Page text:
The ‘New Normal’ is a phrase we have heard a lot over the last 12 months, usually in regard to how we do our shopping, take our children to school or travel to work. It has also meant that there has been a resetting process in many other aspects of life, and family law is one of them.
To provide further insight, Kerry Smith, Partner of K J Smith Solicitors, shares advice and knowledge of what has changed in the world of Family Law, and what it means for you.
COVID isn’t the only thing to have had an effect on our lives recently. Brexit was once a strong topic in homes up and down the country, and just because it is no longer the main concern of the news channels does not mean that it has not had an impact on our lives.
As we are no longer bound by the rules and regulations of the EU, making divorces that cross borders a little more complicated. If one half of your marriage has ties to an EU member state but wishes to have their case heard in the UK, they may be in for a lengthy process.
Grounds for divorce
Another thing that is set to change in the family law system is the introduction of a no-fault divorce. Current laws state that there must be an “irretrievable breakdown” of the marriage in order to get divorced, and the grounds for this must be proven with some burned of fault on one of the parties involved, creating added acrimony to an already difficult time.
The new law is yet to come into force, but it is expected to allow couples to make a statement of the breakdown of the marriage without the need for the detailed examinations of the reasons for this. It should also allow for joint applications for divorce, as well as removing the ability for one spouse to contest the divorce.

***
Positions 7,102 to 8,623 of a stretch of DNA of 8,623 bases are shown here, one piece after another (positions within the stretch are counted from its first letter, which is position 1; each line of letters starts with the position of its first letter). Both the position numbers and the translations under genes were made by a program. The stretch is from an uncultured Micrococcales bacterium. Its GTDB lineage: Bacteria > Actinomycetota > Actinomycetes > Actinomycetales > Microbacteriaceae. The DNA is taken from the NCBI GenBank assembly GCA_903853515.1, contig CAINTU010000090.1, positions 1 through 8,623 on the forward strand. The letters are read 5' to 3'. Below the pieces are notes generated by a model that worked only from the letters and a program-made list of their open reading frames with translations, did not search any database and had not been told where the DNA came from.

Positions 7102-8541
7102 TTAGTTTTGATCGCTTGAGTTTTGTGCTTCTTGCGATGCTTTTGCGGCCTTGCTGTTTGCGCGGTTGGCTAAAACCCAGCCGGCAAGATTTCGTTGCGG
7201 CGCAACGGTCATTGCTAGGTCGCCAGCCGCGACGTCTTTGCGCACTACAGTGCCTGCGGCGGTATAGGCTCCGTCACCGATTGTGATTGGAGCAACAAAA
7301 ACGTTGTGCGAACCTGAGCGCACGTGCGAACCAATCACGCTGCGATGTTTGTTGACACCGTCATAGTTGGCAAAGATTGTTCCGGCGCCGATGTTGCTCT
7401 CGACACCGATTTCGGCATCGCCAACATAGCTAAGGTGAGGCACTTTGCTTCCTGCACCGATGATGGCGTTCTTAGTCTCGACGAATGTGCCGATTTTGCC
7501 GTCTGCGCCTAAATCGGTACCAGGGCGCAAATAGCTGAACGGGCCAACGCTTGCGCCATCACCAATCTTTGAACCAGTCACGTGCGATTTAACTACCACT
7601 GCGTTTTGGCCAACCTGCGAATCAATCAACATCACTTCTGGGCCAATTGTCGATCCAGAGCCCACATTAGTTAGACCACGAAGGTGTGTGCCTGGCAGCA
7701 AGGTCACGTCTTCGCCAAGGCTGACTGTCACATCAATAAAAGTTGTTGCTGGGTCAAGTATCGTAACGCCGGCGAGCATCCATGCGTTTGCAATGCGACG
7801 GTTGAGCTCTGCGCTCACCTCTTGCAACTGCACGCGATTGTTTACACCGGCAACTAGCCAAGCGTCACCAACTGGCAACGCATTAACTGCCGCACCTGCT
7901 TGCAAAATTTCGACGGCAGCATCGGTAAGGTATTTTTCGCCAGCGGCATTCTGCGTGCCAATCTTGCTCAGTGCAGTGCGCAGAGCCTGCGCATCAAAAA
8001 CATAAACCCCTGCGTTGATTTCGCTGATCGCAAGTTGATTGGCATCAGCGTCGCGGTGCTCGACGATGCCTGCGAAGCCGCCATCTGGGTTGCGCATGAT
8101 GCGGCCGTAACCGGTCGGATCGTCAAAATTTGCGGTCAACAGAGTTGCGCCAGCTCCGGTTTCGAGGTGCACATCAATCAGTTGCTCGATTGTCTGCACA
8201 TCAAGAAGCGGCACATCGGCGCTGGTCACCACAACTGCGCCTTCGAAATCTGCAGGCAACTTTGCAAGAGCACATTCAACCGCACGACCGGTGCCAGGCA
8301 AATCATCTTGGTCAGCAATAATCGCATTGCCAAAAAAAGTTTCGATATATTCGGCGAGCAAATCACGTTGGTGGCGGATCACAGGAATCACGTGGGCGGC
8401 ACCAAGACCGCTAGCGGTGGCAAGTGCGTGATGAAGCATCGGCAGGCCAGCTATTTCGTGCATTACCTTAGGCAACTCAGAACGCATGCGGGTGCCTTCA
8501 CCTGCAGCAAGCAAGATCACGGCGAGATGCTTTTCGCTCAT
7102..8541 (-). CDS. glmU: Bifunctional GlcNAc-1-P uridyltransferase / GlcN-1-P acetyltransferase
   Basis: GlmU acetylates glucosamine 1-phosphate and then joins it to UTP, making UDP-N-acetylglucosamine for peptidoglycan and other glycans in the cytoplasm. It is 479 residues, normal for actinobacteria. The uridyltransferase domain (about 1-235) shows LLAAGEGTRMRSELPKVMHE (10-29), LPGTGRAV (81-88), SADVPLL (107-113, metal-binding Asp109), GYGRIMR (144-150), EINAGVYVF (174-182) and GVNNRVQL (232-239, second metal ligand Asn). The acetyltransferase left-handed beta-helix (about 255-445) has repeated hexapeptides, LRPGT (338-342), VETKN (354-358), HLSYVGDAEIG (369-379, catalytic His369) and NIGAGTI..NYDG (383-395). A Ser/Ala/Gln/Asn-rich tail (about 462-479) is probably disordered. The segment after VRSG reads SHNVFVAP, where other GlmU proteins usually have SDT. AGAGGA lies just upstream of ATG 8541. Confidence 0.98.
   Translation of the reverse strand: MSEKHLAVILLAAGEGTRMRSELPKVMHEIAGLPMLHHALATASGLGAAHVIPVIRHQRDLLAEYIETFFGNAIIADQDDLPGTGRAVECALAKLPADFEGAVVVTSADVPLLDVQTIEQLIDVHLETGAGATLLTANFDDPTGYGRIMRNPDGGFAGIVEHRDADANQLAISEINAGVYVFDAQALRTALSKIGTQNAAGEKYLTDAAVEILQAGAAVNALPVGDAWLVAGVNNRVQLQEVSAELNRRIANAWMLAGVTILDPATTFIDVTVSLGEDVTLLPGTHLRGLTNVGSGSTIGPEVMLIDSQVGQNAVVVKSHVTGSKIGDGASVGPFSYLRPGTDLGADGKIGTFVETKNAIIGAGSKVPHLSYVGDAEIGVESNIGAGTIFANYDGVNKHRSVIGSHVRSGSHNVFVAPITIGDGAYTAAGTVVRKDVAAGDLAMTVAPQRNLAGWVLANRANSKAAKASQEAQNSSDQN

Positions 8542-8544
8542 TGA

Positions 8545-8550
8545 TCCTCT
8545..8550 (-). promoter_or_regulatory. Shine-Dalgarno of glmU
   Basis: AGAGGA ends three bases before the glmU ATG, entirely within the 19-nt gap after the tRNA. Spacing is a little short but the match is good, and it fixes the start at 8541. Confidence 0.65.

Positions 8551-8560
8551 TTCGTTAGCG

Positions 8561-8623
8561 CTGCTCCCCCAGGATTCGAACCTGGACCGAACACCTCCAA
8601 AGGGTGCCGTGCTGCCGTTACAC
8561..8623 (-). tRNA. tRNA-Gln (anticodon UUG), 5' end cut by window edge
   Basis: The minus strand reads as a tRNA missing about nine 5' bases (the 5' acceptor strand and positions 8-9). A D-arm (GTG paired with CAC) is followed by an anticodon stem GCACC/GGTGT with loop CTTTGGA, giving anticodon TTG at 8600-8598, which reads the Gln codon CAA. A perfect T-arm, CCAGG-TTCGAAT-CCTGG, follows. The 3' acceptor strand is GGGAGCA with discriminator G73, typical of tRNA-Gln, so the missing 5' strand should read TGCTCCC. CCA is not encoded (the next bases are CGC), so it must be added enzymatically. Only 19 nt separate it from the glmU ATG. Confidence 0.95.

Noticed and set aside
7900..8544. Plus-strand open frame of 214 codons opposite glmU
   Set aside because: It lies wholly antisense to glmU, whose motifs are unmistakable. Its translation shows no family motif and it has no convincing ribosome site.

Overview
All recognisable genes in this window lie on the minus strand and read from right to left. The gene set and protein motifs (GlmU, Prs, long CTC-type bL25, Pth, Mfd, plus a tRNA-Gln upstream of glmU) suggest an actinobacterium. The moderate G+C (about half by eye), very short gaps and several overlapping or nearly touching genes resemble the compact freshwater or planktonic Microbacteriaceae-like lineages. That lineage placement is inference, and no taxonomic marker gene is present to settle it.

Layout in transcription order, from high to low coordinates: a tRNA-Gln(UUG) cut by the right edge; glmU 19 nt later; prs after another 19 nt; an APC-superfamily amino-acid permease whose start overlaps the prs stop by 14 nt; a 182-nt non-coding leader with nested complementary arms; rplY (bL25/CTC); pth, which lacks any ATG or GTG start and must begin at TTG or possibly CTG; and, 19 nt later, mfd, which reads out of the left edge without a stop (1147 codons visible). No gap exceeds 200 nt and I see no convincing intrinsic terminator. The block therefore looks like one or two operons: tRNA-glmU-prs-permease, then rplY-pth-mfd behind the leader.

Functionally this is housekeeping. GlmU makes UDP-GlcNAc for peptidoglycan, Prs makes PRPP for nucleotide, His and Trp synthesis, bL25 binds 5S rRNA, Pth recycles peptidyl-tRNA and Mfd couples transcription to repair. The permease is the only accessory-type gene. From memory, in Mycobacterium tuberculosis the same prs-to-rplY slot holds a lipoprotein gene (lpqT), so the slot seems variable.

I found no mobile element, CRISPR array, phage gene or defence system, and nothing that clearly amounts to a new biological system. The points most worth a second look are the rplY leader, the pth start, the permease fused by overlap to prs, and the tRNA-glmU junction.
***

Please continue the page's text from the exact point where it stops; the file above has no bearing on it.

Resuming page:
Those going through the divorce process will also find that they receive a Conditional Divorce Order and a Final Divorce Order in place of the Decree Nisi and Decree Absolute to create a friendlier system which is easier to understand.
Victims of domestic abuse can also expect to receive greater protections, as they will be given access to different building entrances, waiting rooms and protective screens in court to shield them from their abuser. In addition to this, local authorities will have a duty to support victims and their children in refuges and safe accommodation and preventing the ability for the perpetrator of abuse to cross-examine their victims in person in court.
It will now also be much easier for judges to issue barring orders and the definition of domestic abuse will be far more inclusive of emotional, coercive, controlling and economic abuse as well as physical violence.
The level of stress and trauma that many people experience during a divorce is unparalleled, and so these changes to family law will mean the advent of a ‘New Normal’ that is kinder, more understanding and less distressing for everyone involved, which can only be a good thing.
Author Kerry Smith is the head of Family Law at K J Smith Solicitors, she is experienced in all matters relating to divorce, civil partnerships, cohabitation disputes and collaborative law.
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